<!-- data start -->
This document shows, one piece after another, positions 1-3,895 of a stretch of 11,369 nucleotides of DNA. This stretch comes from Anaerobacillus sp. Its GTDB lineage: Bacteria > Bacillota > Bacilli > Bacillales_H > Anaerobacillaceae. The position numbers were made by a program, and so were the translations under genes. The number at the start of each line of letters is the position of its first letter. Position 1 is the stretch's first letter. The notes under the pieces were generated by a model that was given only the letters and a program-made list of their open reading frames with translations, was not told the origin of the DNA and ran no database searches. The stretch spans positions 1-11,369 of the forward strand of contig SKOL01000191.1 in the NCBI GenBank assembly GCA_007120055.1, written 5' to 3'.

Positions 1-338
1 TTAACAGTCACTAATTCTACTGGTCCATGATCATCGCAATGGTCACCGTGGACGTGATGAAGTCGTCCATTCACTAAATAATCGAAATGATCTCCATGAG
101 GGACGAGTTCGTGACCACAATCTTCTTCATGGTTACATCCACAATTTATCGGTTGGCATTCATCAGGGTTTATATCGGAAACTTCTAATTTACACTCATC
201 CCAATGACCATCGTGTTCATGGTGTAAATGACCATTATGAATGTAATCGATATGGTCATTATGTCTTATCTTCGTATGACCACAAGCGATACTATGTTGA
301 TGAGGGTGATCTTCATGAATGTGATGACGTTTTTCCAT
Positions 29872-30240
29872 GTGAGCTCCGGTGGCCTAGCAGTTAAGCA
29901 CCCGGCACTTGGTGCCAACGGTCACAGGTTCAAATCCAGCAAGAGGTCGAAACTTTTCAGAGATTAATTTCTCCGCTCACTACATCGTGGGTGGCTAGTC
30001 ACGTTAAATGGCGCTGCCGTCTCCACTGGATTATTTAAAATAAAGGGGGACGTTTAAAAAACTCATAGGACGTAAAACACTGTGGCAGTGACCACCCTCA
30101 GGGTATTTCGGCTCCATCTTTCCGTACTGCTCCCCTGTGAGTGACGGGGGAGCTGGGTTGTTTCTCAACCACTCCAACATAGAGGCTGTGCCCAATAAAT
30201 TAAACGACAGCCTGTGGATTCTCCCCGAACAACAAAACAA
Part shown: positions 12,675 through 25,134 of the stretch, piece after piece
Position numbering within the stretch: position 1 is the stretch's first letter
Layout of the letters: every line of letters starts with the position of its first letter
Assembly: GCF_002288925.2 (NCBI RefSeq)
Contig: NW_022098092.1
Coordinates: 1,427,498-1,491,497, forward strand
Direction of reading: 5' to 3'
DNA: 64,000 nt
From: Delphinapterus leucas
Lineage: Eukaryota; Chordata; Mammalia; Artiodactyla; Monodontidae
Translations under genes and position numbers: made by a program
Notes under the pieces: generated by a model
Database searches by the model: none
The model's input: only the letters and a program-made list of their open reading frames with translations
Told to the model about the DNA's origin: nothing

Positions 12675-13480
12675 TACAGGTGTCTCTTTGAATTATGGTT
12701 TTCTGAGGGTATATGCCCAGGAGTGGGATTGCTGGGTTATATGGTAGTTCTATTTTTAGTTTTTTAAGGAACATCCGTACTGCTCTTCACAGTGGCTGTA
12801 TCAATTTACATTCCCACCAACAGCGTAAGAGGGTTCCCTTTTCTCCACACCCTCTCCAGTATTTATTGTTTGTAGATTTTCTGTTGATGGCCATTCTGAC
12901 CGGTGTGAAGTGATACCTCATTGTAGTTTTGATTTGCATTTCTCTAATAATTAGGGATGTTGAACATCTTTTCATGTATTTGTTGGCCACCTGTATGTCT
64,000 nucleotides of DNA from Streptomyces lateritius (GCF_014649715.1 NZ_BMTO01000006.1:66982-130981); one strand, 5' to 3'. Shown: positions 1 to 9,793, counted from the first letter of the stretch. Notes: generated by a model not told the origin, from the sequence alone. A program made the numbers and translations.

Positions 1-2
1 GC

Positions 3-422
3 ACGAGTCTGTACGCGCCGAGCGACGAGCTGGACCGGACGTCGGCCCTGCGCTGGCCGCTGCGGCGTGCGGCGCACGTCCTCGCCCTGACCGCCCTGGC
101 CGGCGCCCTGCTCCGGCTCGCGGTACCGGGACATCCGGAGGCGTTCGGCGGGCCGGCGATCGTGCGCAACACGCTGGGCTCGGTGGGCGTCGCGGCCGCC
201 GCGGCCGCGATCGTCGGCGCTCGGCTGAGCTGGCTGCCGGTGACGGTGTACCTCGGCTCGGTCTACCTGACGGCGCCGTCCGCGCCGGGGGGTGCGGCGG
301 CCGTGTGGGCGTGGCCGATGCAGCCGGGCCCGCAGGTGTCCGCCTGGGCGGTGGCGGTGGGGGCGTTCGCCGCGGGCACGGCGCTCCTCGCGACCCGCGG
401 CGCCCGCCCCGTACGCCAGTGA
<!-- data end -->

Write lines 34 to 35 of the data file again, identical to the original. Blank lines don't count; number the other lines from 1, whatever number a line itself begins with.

Positions 1-2
1 GC